While many people do not want to live with frequent aches and pains, numerous individuals continue to suffer from chronic pain because finding a solution can be difficult. Chronic pain may involve an injury, insomnia, an illness, a mental condition or a genetic disposition to chronic pain, and this makes figuring out the root of chronic pain challenging, but promising technologies and innovations offer potential treatments for those that suffer from a variety of problems.
CAT scans, X-rays, MRIs and physical therapy could all be used when trying to pinpoint the problem one with chronic pain is suffering from. If the cause of one’s pain is not evident, an individual may try to find relief with acupuncture, massages or chiropractic services. This has also lead to the creation of devices, medicines and creams that aim to reduce pain in a general area without knowing which condition one has since a successful diagnose cannot always be found.
An App for Everything
Chronic pain sufferers may now be able to carry a cure with them as The Philips PulseRelief app is controlled through one’s iPad or iPhone. The PulseRelief technology is supposed to send electric pulses to a given area, which should stop pain signals from entering the brain.
Invention Leads to Chronic Pain Relief
A pediatrician developed a tool called Buzzy that also works to interrupt pain signals by using a combination of high-speed vibrations and cold temperature. The physician was influenced by the gate control theory that says sensory stimulation might be able to interrupt pain signals when they attempt to travel up the spinal cord to the brain. Buzzy was originally intended for children who were afraid of receiving shots, but the device has also been successful when soothing arthritis pain.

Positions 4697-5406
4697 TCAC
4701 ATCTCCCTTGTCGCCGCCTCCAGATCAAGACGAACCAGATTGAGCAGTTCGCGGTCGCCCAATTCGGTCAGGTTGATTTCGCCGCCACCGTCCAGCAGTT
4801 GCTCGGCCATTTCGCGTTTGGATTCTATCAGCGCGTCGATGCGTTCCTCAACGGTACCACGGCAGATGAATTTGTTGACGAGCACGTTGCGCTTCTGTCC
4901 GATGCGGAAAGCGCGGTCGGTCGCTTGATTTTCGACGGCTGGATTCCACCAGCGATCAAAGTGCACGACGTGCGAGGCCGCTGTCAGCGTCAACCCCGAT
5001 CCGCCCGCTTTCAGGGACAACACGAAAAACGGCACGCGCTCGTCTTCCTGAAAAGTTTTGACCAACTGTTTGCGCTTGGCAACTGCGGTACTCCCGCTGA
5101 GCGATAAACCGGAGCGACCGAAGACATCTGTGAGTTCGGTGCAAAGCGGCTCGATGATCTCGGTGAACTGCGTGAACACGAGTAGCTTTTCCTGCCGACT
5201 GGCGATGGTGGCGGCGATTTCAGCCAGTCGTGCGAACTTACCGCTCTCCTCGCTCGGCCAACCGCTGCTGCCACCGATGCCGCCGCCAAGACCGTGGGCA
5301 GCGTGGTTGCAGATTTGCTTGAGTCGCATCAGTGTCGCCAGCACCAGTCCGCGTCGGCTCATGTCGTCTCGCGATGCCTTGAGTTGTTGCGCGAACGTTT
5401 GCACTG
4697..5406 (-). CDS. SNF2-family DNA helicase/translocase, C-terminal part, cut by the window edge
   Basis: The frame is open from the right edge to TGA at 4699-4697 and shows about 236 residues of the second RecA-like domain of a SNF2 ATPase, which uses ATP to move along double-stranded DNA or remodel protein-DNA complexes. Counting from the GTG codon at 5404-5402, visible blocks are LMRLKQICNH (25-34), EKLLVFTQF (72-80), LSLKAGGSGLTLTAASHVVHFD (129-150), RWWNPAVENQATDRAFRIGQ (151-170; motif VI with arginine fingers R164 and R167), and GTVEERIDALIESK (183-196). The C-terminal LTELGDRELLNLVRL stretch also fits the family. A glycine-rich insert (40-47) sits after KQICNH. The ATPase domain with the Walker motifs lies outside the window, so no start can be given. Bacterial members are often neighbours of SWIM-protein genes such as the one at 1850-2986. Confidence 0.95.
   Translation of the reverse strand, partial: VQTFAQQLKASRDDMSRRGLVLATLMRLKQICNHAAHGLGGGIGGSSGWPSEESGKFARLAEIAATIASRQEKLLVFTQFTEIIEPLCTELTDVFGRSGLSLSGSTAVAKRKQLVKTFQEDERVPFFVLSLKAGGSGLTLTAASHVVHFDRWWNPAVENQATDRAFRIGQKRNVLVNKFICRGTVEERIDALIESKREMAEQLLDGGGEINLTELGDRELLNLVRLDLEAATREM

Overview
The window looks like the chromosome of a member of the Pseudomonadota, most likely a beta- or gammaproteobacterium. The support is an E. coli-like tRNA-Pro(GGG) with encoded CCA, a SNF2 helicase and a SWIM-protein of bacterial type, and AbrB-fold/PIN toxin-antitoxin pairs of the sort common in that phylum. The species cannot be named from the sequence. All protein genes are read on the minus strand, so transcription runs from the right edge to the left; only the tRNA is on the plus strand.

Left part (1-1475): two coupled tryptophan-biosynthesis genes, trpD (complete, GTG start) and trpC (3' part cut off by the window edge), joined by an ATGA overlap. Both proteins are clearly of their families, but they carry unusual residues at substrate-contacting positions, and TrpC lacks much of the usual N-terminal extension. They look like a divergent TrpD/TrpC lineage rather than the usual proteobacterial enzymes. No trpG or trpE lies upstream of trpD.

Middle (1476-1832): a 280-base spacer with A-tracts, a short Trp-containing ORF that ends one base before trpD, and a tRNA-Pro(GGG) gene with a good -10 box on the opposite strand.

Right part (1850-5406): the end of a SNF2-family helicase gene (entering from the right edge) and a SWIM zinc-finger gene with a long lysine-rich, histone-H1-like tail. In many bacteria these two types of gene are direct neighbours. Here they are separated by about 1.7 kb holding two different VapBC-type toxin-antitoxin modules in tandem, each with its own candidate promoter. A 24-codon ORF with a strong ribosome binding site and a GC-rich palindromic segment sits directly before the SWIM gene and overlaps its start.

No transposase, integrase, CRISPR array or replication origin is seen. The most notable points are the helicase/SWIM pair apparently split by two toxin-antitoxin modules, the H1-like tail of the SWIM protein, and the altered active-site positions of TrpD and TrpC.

Stimulation for Circulation
Those who go to a physical therapist for acute pain may receive neuropathic pain therapy, which uses stimulation to change the circulation in a specific area. This may release endorphins to ease pain and promote the body to heal. This method might be used for people with carpal tunnel syndrome, fibromyalgia or migraines.
Removing a Trigger
Those who experience chronic muscle pain sometimes undergo trigger point injections to relieve pain with an anesthetic. Parts of muscle or connective tissue can irritate nearby nerves and pass pain on to other parts of the body. These trigger points are neutralized by injecting an anesthetic into the trigger points.
On the Horizon
Optogenetics requires more testing in animal subjects but uses light to influence neurons and allows a color to stop neurons and prevent pain. Engineers and scientists at Stanford are pairing optogenetics with small, remotely powered devices, which may show promise for the future of treating chronic pain.
Reducing chronic pain can be like solving a mystery, but those who remain positive and determined to ease their suffering may find a procedure or item that delivers relief. These methods and others continue to help some individuals put a stop to chronic pain.